Time in Redox Adaptation Processes: From Evolution to Hormesis
AbstractLife on Earth has to adapt to the ever changing environment. For example, due to introduction of oxygen in the atmosphere, an antioxidant network evolved to cope with the exposure to oxygen. The adaptive mechanisms of the antioxidant network, specifically the glutathione (GSH) system, are reviewed with a special focus on the time. The quickest adaptive response to oxidative stress is direct enzyme modification, increasing the GSH levels or activating the GSH-dependent protective enzymes. After several hours, a hormetic response is seen at the transcriptional level by up-regulating Nrf2-mediated expression of enzymes involved in GSH synthesis. In the long run, adaptations occur at the epigenetic and genomic level; for example, the ability to synthesize GSH by phototrophic bacteria. Apparently, in an adaptive hormetic response not only the dose or the compound, but also time, should be considered. This is essential for targeted interventions aimed to prevent diseases by successfully coping with changes in the environment e.g., oxidative stress. View Full-Text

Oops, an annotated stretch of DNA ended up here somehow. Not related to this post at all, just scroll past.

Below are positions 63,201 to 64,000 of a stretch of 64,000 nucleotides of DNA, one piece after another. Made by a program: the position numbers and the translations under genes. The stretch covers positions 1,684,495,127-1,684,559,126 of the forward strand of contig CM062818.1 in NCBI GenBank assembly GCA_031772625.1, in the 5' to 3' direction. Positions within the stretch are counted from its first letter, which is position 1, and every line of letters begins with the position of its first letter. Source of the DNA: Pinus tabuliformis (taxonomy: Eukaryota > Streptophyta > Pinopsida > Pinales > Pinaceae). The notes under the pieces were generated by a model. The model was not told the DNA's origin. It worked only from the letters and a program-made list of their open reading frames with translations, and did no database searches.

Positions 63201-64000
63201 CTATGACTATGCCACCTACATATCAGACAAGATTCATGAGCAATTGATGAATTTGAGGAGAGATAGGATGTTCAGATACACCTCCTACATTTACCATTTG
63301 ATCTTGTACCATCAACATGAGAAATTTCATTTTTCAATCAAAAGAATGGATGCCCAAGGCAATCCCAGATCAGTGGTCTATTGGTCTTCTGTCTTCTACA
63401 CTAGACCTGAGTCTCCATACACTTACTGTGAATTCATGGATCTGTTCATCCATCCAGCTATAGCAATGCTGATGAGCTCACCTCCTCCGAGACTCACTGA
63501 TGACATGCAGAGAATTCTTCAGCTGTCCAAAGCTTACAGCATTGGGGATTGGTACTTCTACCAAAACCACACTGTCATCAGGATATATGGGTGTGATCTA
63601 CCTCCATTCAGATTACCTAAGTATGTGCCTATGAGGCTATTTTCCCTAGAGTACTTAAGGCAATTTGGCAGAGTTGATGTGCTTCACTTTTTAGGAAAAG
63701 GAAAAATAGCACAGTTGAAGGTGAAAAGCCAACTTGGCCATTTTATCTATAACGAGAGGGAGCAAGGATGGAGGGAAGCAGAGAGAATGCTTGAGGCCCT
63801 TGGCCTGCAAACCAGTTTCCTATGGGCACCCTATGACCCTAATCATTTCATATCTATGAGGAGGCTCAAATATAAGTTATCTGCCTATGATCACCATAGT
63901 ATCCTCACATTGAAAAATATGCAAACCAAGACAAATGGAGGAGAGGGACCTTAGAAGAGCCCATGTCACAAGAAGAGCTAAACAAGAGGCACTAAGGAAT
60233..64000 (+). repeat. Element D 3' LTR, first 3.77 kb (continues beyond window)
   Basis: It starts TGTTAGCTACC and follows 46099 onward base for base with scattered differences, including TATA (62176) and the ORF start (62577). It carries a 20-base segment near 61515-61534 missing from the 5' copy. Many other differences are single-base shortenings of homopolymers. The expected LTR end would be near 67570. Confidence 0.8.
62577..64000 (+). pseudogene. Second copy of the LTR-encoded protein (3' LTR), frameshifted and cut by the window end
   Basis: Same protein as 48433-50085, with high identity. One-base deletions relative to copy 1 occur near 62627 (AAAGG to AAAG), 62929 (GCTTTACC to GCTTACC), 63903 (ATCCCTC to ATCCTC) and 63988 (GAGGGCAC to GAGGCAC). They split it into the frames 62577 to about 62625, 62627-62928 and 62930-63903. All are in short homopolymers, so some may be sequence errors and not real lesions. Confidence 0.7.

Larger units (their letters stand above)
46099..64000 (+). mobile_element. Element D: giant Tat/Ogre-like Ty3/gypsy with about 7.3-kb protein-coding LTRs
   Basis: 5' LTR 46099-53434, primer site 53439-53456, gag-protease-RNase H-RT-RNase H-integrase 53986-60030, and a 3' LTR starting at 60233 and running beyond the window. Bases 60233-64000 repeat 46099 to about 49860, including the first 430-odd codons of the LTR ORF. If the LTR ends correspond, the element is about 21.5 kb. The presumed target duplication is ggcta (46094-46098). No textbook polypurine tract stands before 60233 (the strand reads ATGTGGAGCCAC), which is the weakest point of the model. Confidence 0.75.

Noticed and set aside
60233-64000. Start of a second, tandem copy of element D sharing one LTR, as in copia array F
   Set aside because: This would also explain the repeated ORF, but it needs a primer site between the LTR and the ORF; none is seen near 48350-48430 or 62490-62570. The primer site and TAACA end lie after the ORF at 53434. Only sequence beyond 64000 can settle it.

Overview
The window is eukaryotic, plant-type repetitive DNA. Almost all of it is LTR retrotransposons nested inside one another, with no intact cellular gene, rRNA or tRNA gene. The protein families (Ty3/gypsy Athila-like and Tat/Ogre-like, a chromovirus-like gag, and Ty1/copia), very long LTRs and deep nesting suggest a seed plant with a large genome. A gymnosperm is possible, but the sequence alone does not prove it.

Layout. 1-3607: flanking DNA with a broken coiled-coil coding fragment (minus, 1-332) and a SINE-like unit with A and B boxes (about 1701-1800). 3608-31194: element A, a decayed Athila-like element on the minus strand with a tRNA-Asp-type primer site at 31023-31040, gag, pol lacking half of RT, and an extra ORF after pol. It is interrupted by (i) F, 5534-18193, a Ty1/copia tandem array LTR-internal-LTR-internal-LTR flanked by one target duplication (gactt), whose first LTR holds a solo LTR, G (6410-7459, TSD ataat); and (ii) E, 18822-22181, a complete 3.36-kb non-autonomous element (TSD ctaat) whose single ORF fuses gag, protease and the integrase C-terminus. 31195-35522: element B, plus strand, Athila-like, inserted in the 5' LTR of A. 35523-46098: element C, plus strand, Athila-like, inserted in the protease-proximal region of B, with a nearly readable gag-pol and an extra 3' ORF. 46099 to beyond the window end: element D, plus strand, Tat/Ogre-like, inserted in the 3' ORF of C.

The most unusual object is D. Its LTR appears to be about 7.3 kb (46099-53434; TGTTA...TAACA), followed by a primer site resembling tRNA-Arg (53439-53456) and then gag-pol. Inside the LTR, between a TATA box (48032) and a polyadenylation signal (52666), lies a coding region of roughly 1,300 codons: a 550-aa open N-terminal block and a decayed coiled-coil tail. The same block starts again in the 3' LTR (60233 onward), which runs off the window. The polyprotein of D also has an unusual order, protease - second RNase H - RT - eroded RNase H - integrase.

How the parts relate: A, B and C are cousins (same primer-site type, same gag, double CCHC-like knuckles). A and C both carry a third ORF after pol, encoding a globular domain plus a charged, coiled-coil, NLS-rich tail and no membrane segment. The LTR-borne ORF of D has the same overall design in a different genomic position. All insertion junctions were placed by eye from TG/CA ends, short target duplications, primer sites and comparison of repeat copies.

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Sthijns, M.M.J.P.E.; Weseler, A.R.; Bast, A.; Haenen, G.R.M.M. Time in Redox Adaptation Processes: From Evolution to Hormesis. Int. J. Mol. Sci. 2016, 17, 1649.
Sthijns MMJPE, Weseler AR, Bast A, Haenen GRMM. Time in Redox Adaptation Processes: From Evolution to Hormesis. International Journal of Molecular Sciences. 2016; 17(10):1649.Chicago/Turabian Style
Sthijns, Mireille M.J.P.E.; Weseler, Antje R.; Bast, Aalt; Haenen, Guido R.M.M. 2016. "Time in Redox Adaptation Processes: From Evolution to Hormesis." Int. J. Mol. Sci. 17, no. 10: 1649.
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